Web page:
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I have permission to enjoy food. As obvious as this sounds, it's one of the most impactful realizations I've come to learn in eating disorder recovery. In the darkest seasons of my illness, I believed that showing a preference for any food at all was a sign of weakness. I would not allow myself to acknowledge pleasure in the flavors or textures of anything I ate. Food was purely utilitarian back then—I consumed just enough to stay alive and placate the concerns of those around me. But the more I heal, the more I learn that food is a source of nourishment and enjoyment. So I can grant myself permission to experience both.
Last summer, my boyfriend and I enjoyed celebrating our birthdays and the Fourth of July together for the first time. But after our relationship ended in late July, I felt like a mess. This past year since the breakup, every holiday and milestone was very difficult for me. Now that nearly a year has passed since the breakup, I have learned how to continue my single life. Here are five coping methods that have helped me.
When I have racing thoughts, feel overwhelmed, and feel like things are out of control, it becomes a major struggle to feel a sense of calm. Calmness, when you're anxious, becomes difficult to achieve, at least at the moment, because it's so hard to quiet all of the other thoughts and resulting symptoms that accompany anxiety, especially when you experience a panic attack. So, then I try to pull myself away from being overstimulated. 
In my experience, adult attention-deficit/hyperactivity disorder (ADHD) creates strong impulsivity. For me, that means buying unnecessary items, diving into uncertain situations without proper consideration, and being a poor conversationalist.
Each summer, I am greeted by a familiar experience. I shake my routines and try to squeeze in being outside and seeing people I haven't seen in a while. Summer draws out my restless, ambitious side. I've realized in previous summers that this frenzy of activity affects the routine that keeps me in recovery from binge eating disorder (BED). This summer, I am reminding myself what I need to do to savor the summer months while not engaging in eating disorder behavior.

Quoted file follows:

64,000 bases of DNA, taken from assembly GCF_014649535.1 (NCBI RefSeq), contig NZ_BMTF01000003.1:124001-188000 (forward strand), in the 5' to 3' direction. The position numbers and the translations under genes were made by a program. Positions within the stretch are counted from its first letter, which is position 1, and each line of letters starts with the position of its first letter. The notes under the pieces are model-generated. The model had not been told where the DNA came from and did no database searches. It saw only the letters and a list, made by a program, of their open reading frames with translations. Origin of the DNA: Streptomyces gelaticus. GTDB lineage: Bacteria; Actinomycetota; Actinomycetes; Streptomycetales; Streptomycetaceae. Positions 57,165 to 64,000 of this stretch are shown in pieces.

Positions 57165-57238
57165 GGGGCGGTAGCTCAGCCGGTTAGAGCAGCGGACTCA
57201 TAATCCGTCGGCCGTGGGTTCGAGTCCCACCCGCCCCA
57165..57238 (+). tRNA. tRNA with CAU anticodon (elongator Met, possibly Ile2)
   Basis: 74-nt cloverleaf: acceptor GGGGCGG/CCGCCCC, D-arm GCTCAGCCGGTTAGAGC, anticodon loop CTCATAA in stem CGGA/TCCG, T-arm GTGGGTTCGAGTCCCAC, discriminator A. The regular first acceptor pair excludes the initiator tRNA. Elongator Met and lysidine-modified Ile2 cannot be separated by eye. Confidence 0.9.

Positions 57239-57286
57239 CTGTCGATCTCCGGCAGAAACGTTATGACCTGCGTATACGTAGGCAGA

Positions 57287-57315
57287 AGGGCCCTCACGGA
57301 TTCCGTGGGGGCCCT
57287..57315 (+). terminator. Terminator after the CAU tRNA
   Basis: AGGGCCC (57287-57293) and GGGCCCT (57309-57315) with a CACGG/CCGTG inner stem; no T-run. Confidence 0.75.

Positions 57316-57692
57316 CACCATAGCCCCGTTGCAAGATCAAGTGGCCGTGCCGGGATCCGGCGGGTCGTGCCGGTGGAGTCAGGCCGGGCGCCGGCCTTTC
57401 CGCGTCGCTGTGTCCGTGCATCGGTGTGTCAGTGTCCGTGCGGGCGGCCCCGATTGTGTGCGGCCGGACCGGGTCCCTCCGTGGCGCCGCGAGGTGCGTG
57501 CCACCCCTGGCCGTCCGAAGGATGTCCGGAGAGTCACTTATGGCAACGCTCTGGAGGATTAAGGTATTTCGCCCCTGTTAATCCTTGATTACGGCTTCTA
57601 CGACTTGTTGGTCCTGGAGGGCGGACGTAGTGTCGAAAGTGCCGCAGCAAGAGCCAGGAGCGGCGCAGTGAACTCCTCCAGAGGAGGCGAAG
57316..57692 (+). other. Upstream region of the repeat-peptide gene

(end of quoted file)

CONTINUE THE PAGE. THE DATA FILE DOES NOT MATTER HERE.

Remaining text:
Saying goodbye is never easy, but it is crucial because everything ends. After writing for three years for "Work and Bipolar or Depression," my journey has taken a bittersweet turn. This is my last post about work and depression, and I want to express my gratitude to team HealthyPlace and my readers.
Regardless of the methods involved, self-harm can make you tired in ways you might never have expected.
When I first began experiencing the onset of depression, I was confused and terrified. Although vague and patchy, at the time, I did have a basic understanding of how the disease typically presented itself in individuals. I was adamant that what I felt was not synonymous with someone who was depressed. The emotions I was experiencing didn't align with the accounts of other individuals who had experienced depression. Not only was I confused and terrified, but I also felt like an outcast in the community that theoretically should have provided me with solace.
Verbal abuse can rear its ugly head anywhere to anyone, including children in a school setting. Unfortunately, it can be more than a child's peers who use name-calling or teasing to get the attention they want. In some situations, the trusted adults in the classroom who receive payment to guide our children and help them learn are the ones throwing around insults and demeaning kids. Verbal abuse can happen at school.